Berman Hearings are administrative hearings conducted by the California Labor Commissioner to determine the legitimacy and extent of an employee wage claim against an employer. The Berman Hearing was named after Howard Berman, the member of the California State Assembly who instituted it. It is designed to provide a speedy, informal, and affordable method for employees and employers to resolve a wage claim.
The Berman Hearing is just one component of an extensive Division of Labor Standards and Enforcement (“DLSE”) wage claim dispute resolution process. First, the employee must elect to pursue a wage claim through the DLSE rather than pursuing a lawsuit. “An employee pursuing a wage-related claim „ “has two principal options. The employee may seek judicial relief by filing an ordinary civil action against the employer for breach of contract and/or for the wages prescribed by statute. Or the employee may seek administrative relief by filing a wage claim with the [labor commissioner] pursuant to a special statutory scheme codified in sections 98 to 98.8…” (Murphy v. Kenneth Cole Productions, Inc. (2007) 40 Cal.4th 1094, 1115.) The whole purpose of this wage claim procedure is “to avoid recourse to costly and time-consuming judicial proceedings in all but the most complex of wage claims.‟ ” (Smith v. Rae-Venter Law Group (2002), s29 Cal.4th 345, 355-357, superseded by 2003 amend. to Labor Code § 98.2(c) as stated in Sonic-Calabasas A, Inc. v. Moreno (2011) 51 Cal.4th 659, 673-674, fn. 2, judgment vacated on other grounds.)
Once the complaint is filed, the DLSE must then notify both parties as to whether the agency will take further action within thirty (30) days. At this point, the Labor Code gives the DLSE three alternatives:
- Accept the matter as an adjudicative body;
- Prosecute a civil action for the collection of wages and other money payable to employees arising out of an employment relationship; or,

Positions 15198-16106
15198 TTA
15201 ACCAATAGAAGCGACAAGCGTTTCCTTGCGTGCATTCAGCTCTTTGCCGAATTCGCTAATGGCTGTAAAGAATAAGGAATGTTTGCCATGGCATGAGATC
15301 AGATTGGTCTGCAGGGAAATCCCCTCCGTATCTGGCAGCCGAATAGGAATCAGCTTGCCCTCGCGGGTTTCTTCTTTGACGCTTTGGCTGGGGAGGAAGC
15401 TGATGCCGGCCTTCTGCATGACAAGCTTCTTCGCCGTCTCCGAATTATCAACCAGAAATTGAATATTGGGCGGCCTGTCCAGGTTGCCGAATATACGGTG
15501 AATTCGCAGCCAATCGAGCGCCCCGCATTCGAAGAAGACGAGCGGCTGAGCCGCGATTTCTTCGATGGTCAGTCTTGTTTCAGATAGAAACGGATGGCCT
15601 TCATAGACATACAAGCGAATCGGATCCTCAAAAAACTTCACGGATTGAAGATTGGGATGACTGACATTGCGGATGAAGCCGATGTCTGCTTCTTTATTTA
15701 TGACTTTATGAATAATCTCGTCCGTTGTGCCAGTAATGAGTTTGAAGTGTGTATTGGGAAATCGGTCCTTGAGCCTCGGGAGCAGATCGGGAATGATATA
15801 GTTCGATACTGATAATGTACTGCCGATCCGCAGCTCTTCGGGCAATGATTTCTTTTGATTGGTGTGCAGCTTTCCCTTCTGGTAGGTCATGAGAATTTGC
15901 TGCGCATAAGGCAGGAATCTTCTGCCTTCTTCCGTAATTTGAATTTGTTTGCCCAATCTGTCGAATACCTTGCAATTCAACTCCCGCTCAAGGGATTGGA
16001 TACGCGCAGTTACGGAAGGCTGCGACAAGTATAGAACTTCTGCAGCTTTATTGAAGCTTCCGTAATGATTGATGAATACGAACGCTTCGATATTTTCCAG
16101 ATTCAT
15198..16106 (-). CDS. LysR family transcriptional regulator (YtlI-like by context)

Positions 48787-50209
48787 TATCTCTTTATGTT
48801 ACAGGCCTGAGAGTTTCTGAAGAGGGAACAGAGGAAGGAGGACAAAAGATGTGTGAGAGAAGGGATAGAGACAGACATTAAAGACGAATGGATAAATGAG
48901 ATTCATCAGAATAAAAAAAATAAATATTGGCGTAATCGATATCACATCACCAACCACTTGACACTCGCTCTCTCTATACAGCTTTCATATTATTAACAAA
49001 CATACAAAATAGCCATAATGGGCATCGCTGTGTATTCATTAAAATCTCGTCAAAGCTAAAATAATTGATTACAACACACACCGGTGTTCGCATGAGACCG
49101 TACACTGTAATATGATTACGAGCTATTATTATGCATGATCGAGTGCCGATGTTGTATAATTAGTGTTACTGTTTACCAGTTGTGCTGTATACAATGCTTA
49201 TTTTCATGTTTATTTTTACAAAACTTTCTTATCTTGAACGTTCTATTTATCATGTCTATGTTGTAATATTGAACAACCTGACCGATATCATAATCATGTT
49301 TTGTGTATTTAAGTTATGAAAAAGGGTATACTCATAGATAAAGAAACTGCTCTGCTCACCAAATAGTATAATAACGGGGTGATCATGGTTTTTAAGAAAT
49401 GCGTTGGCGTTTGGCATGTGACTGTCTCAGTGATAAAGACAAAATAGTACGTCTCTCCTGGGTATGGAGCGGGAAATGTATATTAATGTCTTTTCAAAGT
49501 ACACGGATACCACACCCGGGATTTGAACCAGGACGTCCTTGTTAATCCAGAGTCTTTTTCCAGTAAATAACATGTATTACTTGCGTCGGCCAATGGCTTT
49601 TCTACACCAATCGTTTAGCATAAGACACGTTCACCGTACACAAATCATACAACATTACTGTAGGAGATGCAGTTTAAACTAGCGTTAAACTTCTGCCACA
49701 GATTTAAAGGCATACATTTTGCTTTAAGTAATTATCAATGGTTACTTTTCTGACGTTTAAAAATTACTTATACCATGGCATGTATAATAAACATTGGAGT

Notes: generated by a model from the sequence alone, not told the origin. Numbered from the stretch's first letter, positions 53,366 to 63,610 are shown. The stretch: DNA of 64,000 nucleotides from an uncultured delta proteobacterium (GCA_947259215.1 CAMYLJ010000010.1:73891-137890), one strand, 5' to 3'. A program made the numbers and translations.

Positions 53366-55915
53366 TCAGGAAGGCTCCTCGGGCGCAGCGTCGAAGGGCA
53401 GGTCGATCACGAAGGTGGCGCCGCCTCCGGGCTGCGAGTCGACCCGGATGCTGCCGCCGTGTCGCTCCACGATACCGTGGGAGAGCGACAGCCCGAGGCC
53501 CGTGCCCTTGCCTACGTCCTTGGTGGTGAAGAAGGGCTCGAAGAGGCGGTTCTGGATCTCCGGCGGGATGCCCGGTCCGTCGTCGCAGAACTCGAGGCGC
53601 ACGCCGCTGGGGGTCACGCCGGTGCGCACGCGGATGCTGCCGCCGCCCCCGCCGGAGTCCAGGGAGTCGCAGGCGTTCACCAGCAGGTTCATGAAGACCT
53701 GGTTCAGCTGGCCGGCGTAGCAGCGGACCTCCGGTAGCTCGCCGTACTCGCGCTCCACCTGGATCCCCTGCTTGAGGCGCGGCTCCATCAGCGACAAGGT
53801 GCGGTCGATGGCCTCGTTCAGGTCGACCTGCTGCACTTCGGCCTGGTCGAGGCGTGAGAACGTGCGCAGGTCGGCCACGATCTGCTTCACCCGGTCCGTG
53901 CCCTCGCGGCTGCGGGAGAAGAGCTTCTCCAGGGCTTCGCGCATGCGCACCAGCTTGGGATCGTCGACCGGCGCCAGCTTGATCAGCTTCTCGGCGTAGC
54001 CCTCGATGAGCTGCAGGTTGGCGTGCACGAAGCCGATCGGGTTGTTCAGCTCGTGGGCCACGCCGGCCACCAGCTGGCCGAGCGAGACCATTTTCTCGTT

- Take no action on the complaint.
Unless the wage claim provides evidence of serious and extensive violations of the Labor Code or is wholly inadequate in describing the nature of the claim, DLSE gives the employer written notice of a wage claim filed by the employee (claimant) with an opportunity to respond in writing. At that juncture, the employer generally can terminate the action by paying the amount set forth in the claim or choose to contest the claim.
If the employer disputes the claim or does not respond, the DLSE generally will schedule and host a conciliation conference for one of its Deputy Labor Commissioners at one of the local DLSE offices. This is like a pre-hearing settlement conference in administrative law, where both parties are given an opportunity to assert their positions and have a neutral arbiter provide an assessment of the validity of the claim or strength of the defense.
If the employer does not appear, generally the matter will be set for a formal hearing if the employee’s claim has arguable merit. If the employee does not appear at the conference, or if the claim appears to be frivolous, the claim will be dismissed without prejudice. If the parties appear and the claim appears to have some potential merit, the Deputy Labor Commissioner then attempts to broker a settlement with a release document.
If the conciliation conference is unsuccessful, the case will then be set for the Berman hearing, pursuant to Labor Code section 98(a). Both parties are given the opportunity to present their positions through this mini-trial. They can present testimony, witnesses, and documents. They are not entitled to pre-hearing discovery, depositions, or witness lists and the formal rules of evidence do not apply. Further formalities are often dependent upon the hearing officer, which can be either an administrative law judge or another Deputy Labor Commissioner. oreover, parties do not need to be represented by a lawyer, but lawyers are regularly present to assist in presenting the evidence. Testimony is under the penalty of perjury and the deputy labor commissioner records the hearing.
The hearing officer is supposed to issue an order, decision, or award setting forth the rational for his or her decision within 15 days of the Berman hearing.
Right of Appeal
Within 10 days after service of notice, either of the parties may seek review by filing an appeal to Superior Court. The appeal will be heard de novo, meaning, a new trial, as if the Berman Hearing never took place. In fact, the claimant can even add new claims. There is also a fee shifting provision, where the non-appealing party can recover costs and attorney fees in the event they prevail at court.
Assuming no appeal, the Berman Hearing decision or award is binding on both parties, and is an enforceable judgment in Superior Court.